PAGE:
Do and Don’t Conservation treatment.

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    • #132251
      luiza
      Member

      Object:  Paint wood Saint sculpture (sacred art).  it belongs to a local historic church.  The image is from Portugal, 1617. 
      I am in charge to do the conservation treatment for this object.
      It has suffered twice from amateur’s treatment before.  But fortunately the overall physical and aesthetic condition is pretty good. 
      The treatment will be done now is general cleaning.   But also years ago during an annual church festivities…  the  excessive fireworks make the entire building to vibrated and the image fell of and broke some its hand fingers.   
       
      My question is: It’s ethical to make new fingers?  I am concerned and do not intend to break any rules of conservation treatment.  I been talking to numbers of conservators, but the conversation has been very inconclusive, and I am running out time to do reading and study. Best  regards! Luiza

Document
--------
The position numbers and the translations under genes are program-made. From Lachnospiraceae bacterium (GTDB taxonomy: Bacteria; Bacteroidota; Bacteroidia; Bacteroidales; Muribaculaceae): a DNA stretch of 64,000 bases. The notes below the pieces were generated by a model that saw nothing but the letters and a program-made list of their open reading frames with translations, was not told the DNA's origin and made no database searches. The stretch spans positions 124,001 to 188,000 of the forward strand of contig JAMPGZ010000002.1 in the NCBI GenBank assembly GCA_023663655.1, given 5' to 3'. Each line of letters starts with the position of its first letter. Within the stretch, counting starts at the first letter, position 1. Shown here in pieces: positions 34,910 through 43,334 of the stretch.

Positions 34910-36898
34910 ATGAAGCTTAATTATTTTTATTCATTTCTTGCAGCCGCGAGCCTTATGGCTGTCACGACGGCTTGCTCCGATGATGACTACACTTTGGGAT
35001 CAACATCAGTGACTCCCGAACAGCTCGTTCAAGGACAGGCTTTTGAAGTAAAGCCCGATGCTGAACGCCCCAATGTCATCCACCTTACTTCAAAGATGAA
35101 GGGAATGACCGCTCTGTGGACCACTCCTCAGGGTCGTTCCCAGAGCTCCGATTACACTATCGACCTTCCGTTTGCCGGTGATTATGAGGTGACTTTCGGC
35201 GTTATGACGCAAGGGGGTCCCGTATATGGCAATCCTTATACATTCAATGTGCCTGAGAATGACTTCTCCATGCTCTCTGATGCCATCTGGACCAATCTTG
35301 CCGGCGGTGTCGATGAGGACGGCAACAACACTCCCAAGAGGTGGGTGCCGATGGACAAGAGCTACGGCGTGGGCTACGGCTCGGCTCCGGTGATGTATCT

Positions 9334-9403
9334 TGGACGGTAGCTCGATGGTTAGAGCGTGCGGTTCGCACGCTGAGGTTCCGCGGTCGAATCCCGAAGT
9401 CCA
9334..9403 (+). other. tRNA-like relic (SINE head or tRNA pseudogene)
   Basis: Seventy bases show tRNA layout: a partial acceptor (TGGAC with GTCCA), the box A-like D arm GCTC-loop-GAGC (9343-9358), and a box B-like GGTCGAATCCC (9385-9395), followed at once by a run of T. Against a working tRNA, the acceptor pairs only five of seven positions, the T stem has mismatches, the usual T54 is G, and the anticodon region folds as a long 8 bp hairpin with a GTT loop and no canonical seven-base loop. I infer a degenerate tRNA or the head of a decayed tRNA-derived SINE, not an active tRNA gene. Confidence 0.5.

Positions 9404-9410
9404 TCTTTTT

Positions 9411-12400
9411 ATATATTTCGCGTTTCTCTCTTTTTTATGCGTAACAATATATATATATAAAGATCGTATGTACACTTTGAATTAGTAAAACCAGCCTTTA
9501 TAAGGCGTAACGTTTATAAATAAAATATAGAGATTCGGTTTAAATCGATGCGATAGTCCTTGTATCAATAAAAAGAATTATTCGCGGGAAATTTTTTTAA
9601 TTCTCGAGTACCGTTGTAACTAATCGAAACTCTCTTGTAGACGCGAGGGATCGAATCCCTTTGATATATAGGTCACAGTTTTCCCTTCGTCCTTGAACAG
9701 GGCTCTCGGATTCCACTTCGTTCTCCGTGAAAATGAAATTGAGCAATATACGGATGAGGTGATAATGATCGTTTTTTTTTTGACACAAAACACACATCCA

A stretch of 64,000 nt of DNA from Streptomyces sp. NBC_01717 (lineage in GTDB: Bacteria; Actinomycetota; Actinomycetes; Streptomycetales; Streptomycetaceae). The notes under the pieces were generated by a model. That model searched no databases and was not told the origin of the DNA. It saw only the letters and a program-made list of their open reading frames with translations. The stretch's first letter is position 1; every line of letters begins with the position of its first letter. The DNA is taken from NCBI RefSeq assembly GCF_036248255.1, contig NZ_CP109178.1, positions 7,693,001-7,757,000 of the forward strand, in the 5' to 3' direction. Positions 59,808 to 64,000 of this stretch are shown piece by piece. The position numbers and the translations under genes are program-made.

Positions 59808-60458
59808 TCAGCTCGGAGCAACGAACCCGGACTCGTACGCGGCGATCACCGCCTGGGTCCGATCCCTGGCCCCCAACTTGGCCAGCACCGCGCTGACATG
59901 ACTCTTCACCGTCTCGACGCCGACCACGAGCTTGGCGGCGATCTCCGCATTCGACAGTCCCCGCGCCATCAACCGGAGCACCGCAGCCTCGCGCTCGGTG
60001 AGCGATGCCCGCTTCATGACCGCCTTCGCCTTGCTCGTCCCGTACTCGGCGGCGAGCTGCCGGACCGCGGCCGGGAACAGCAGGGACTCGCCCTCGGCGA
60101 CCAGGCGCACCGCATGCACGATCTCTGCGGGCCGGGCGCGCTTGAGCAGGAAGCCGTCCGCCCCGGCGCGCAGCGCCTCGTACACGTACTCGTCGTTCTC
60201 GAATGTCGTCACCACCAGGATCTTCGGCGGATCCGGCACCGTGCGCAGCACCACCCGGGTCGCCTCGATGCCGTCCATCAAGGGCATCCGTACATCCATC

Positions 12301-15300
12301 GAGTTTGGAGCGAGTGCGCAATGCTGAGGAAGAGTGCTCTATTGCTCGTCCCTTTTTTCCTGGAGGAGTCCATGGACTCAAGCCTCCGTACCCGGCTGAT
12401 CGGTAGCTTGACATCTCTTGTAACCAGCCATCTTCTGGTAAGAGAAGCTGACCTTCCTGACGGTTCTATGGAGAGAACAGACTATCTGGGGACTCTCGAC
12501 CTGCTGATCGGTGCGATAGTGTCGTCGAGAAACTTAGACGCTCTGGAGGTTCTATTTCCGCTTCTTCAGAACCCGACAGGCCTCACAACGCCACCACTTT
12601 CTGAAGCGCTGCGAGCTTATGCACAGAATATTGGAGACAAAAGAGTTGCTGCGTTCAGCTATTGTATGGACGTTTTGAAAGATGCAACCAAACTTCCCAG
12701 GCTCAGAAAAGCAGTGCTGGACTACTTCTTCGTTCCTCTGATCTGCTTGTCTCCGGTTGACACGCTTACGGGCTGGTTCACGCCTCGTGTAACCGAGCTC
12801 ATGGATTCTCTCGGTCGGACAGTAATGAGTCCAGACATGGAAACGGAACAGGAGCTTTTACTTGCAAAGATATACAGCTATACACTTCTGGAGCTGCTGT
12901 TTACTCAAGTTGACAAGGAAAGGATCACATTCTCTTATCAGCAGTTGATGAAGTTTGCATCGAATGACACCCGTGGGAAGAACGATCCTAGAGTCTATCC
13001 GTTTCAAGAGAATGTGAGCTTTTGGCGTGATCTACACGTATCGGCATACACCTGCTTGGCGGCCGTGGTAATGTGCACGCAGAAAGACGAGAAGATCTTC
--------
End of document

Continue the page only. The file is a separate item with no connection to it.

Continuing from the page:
• #132253

      Adding fingers is perfectly ethical.  In general, what makes conservation treatment ethical is that you don’t cover up original surfaces, that the treatment is detectable and as reversible as is practical, and that the treatment is documented.

    • #132252

      Luisa- Absolutely it is ethical to make new fingers, especially if you have some of the old fingers as references. All the points that Barbara made are correct. I just wanted to give you a link, http://www.getty.edu/art/gettyguide/artObjectDetails?artobj=1304 to a Spanish polychrome sculpture at the Getty Museum in Los Angeles which has several restored fingers on the proper right hand.

       

      -John

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